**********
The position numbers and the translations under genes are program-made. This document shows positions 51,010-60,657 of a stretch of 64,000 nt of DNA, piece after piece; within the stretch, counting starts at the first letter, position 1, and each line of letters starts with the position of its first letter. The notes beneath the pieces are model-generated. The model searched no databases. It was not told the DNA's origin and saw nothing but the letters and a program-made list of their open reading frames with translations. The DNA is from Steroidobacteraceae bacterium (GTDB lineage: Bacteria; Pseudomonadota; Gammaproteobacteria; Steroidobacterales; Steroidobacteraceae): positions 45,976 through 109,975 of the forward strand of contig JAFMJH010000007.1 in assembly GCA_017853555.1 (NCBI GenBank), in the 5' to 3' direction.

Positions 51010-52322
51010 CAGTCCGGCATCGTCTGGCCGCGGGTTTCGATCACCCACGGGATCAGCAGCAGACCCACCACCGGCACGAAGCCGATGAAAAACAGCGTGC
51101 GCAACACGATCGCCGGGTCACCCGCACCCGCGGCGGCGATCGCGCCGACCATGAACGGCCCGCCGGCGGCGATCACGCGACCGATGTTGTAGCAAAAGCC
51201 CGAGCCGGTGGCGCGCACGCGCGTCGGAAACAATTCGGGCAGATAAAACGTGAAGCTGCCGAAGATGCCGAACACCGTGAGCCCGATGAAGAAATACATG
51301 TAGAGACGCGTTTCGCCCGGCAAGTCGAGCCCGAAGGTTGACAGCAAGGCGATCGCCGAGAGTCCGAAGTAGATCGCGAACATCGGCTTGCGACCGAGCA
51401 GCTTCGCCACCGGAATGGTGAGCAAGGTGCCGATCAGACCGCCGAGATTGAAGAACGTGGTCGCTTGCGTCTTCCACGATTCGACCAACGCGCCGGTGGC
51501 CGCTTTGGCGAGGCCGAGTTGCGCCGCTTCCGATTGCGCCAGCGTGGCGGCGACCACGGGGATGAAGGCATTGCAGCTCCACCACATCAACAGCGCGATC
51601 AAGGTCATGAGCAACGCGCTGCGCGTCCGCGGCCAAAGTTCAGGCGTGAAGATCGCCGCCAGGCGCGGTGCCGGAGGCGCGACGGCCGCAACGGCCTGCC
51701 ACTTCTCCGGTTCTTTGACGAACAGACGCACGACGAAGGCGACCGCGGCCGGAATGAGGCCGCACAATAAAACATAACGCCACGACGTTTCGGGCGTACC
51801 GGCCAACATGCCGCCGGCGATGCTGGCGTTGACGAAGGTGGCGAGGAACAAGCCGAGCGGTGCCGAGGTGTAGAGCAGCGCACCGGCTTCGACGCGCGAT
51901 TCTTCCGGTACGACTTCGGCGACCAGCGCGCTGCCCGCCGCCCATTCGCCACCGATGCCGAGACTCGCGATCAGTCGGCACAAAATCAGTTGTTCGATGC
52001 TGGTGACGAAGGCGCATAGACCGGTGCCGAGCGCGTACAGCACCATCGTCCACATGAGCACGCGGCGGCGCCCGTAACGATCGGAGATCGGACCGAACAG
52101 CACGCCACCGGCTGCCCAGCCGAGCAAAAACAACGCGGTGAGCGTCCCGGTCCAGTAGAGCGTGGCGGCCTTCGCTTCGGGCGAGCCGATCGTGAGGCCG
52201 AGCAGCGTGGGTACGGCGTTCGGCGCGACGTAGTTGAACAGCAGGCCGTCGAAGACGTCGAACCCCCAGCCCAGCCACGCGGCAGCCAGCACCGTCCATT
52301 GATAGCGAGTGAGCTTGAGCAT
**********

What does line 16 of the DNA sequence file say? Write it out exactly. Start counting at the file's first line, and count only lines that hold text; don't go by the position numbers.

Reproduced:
52301 GATAGCGAGTGAGCTTGAGCAT